It is often necessary to provide a range of speed variation in a shaft belted from a line shaft running at a constant rate. A familiar case of this kind is the ordinary lathe spindle. This may be done by shifting the belt from end to end of either a pair of cones or conoids, Fig. 106, depending on whether the belt is crossed or open. To work satisfactorily, a shipper must be located at each cone or conoid to guide the belt; otherwise it may climb. As these shippers give trouble and wear the belt, and the belt itself is unequally stretched, it is usual to approximate the conoids by stepped cones, or cone pulleys. In order to have the belt equally tight for each pair of steps, the diameters of the steps must be so proportioned that the length of belt remains constant.
It can be shown, geometrically, that for a crossed belt this condition is obtained when the sum of the diameters of each pair of steps is constant. In Fig. 106, a three-step cone with crossed belt is shown; and,adding together the diameters of the pair of steps connected by the belt, we have 11+6 = 17 for the constant of this cone pulley.
For an open belt, an extended calculation is necessary for diameters giving a constant belt length, and a simple graphic method for laying out the cones has been published by Mr. C. A. Smith in "Transactions of the American Society of Mechanical Engineers" (Vol. 10, p. 269). Here the distance between shafts and diameters for one cone pulley is assumed, or is known from the conditions of the drive.
Fig. 105. Belt Drive with Main Pulleys of Different Diameters.
In Fig. 107, lay off A B equal to the distance between centers of shafts; and with these points as centers, draw circles C and D equal, respectively, to the maximum and minimum diameters of the given cone pulleys. Draw the belt line EF. From a point G, halfway between A and B, erect GH perpendicular to AB, and make it equal to 3.1416 AB (for the sake of space, it is not drawn to this scale in the cut). With 77 as a center, draw a circle tangent to EF; then the belt line of any other pair of pulleys must be tangent to this latter circle.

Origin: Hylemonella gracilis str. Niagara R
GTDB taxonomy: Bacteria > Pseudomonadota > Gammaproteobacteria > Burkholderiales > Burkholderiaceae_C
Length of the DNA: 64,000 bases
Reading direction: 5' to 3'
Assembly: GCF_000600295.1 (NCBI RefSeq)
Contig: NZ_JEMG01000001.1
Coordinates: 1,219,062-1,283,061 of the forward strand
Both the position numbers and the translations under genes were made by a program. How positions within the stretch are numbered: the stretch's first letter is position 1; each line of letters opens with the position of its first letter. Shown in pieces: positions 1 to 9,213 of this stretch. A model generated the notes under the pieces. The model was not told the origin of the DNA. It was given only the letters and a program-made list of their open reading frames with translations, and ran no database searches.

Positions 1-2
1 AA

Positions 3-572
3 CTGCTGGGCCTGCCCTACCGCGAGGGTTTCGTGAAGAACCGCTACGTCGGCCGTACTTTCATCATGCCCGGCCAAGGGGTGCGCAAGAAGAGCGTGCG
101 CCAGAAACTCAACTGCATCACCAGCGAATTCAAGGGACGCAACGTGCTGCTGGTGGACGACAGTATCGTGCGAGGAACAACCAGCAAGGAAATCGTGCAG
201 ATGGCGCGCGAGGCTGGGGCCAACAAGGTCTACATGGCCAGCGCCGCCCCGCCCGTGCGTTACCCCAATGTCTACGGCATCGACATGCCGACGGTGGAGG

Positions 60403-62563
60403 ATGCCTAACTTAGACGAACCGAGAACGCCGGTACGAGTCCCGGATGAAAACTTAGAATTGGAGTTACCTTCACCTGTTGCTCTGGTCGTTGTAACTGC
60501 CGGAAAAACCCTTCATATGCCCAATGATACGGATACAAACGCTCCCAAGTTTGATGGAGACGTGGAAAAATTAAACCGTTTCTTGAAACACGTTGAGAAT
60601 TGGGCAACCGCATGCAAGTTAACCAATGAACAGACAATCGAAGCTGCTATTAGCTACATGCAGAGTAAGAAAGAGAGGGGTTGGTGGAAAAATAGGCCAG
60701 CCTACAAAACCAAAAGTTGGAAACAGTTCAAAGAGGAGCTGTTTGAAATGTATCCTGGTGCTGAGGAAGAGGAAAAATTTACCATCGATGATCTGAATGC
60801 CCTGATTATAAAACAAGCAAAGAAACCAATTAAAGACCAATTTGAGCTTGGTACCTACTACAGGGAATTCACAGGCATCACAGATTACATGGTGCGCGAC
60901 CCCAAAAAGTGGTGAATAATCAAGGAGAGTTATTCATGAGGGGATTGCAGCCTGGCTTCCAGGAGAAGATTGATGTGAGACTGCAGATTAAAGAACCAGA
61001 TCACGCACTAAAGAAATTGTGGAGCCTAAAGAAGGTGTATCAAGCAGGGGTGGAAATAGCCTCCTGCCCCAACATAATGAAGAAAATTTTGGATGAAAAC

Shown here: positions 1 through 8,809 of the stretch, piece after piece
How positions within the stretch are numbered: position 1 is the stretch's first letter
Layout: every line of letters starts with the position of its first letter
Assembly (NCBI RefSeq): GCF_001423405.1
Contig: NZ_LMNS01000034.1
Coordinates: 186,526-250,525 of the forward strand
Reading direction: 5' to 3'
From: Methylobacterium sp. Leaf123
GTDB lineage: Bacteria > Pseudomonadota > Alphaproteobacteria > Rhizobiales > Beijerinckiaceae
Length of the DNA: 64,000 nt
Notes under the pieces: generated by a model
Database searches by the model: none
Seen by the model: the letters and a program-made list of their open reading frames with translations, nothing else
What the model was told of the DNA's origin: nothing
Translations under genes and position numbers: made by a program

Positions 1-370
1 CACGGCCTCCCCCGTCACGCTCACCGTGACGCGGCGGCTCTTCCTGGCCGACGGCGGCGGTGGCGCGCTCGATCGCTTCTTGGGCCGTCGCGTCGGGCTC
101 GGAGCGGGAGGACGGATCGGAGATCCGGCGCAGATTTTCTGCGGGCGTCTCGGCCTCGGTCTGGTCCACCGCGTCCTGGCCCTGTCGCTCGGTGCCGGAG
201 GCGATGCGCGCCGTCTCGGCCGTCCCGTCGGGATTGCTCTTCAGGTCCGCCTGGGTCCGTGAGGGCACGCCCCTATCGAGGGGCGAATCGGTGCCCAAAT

Fig. 106. Cone Pulleys for Spindle and Cauntershaft.
Assume Dl the diameter of one of the pulleys, and draw a common tangent to circles D, and H, producing it past the center B. From B draw a perpendicular BF1 to the common tangent; and with BF1 as a radius, draw in the circle C1,which will give the pulley required to work with D1 and having approximately the same length of belt as on pulleys D and C. Continue the process until the required number of steps have been obtained. It must be noted that the limit for which this construction can be used is reached when the belt angle K is equal to 18˚. When the angle K is between 18° and 30°, proceed as follows:
Locate another point J on the line GH so that the distance HJ is equal to .298AB; draw a tangent to circle H, making an angle of 18° with the line of centers AB, and from point J draw an arc tangent to this tangent. Make all belt lines which are greater than 18° tangent to this arc.